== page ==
FIGS. 4, 5 and 6 are analogous drawings of a stent containing the improved invention; and
FIGS. 7 and 8 are drawings of a second potential embodiment of the stent of the present invention.
As seen in FIGS. 1, 2 and 3, a typical metallic balloon expandable stent 10 contains a number of expandable cells 20. These cells 20 are arranged circumferentially around the cylindrical stent 10. When in its unexpanded condition, the cells form a generally solid cylinder containing lengthwise slots 15 which allow for expansion. When expanded, these cells 20 are capable of expanding beyond their elastic limit. When this occurs, the cells take on a generally “diamond” shaped configuration. The plurality of diamonds are contained about the entire circumference of the cylinder.
When maintaining this configuration, however, as seen from FIG. 3, there is in theory, no limit placed ring on the size of the expanded cylinder. Thus, the user of the device arguably can expand the cells well beyond their elastic limit. There is not the requisite “hoop” strength that will maintain the cells in a limited geometric opening.
This is distinct from the device described in FIGS. 4-6. Therein, there are also contained a plurality of expandable cells 60. These cells are similarly arranged circumferentially around the stent 50. However, as seen from FIG. 4 and 5, there are contained cells 60 separated by “Z”-shaped” bridge sections 55 which are folded in their initial state about the generally cylindrical stent. The “Z”-shaped bridge may be oriented so that its legs 56 run either parallel or perpendicular to the axis of stent 50. The connecting leg 57 connects leg 56. When the stent 50 is expanded, these bridges 55 unfold within the slots 58 forming cells 60 so that now, the expanded bridges are arranged circumferentially about the cross section of the device. This forms a “ring” of metal in the expanded device. The characteristics of this “ring” of metal as seen in FIG. 6 are numerous. Because there is a ring of metal, it is much more difficult to expand the bridges circumferentially beyond its elastic limit. Thus, there is in general a limiting dimension of the expanded ring. This limiting dimension thereby creates a limiting dimension on the expanded stent, which may be desirable in certain instances.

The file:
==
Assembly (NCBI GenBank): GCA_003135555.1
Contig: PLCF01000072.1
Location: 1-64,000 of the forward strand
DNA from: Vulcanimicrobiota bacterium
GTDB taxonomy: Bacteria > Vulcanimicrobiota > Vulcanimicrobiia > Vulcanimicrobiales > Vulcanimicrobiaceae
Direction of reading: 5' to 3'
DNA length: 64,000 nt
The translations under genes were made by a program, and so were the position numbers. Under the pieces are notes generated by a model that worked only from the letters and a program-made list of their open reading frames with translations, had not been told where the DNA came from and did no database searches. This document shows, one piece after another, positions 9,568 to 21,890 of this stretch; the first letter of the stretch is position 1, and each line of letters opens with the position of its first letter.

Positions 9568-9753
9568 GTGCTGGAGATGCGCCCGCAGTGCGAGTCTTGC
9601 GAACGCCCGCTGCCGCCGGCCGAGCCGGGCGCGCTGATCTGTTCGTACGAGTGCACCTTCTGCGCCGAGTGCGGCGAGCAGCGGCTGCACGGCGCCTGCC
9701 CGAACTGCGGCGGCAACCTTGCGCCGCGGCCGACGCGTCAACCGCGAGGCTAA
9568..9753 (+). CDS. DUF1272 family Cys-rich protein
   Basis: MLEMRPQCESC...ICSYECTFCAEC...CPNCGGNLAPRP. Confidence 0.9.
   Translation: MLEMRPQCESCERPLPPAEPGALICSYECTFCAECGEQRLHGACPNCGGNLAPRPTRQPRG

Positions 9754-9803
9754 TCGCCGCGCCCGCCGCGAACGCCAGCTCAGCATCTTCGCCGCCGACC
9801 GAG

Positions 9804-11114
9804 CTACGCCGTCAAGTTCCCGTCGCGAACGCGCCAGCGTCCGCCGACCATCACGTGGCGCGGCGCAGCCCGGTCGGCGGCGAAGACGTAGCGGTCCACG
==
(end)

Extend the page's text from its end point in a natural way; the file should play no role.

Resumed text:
Also, however, there is now with this ring of metal a stronger cross section of material. Again, it may be desirable to provide an enhanced strength in the circumferential direction. The continuous ring of metal allows for such enhanced circumferential strength.
As seen in FIGS. 7 and 8, the bridge sections 56 may be contained at the end 90 of the stent 50, to form a ring of metal at the end of the stent 50.
Thus, the device described herein is a mechanism which allows for an enhanced strength performance, as well as enhanced dimensional opening in a standard balloon expandable stent. Therefore, the invention associated with this device is to be derived the following claims and their equivalents.
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|International Classification||A61F2/84, A61F2/06, A61F2/90|
|Cooperative Classification||A61F2/91, A61F2/915, A61F2002/91558, A61F2002/9155|
|European Classification||A61F2/91, A61F2/915|
|Aug 15, 1995||AS||Assignment|
Owner name: ETHICON, INC., NEW JERSEY
Free format text: ASSIGNMENT OF ASSIGNORS INTEREST;ASSIGNOR:MIKSZA, ANTHONY S.;REEL/FRAME:007623/0769
Effective date: 19950801
|Jun 29, 2004||FPAY||Fee payment|
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|Jul 8, 2008||FPAY||Fee payment|
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|Jun 27, 2012||FPAY||Fee payment|
Year of fee payment: 12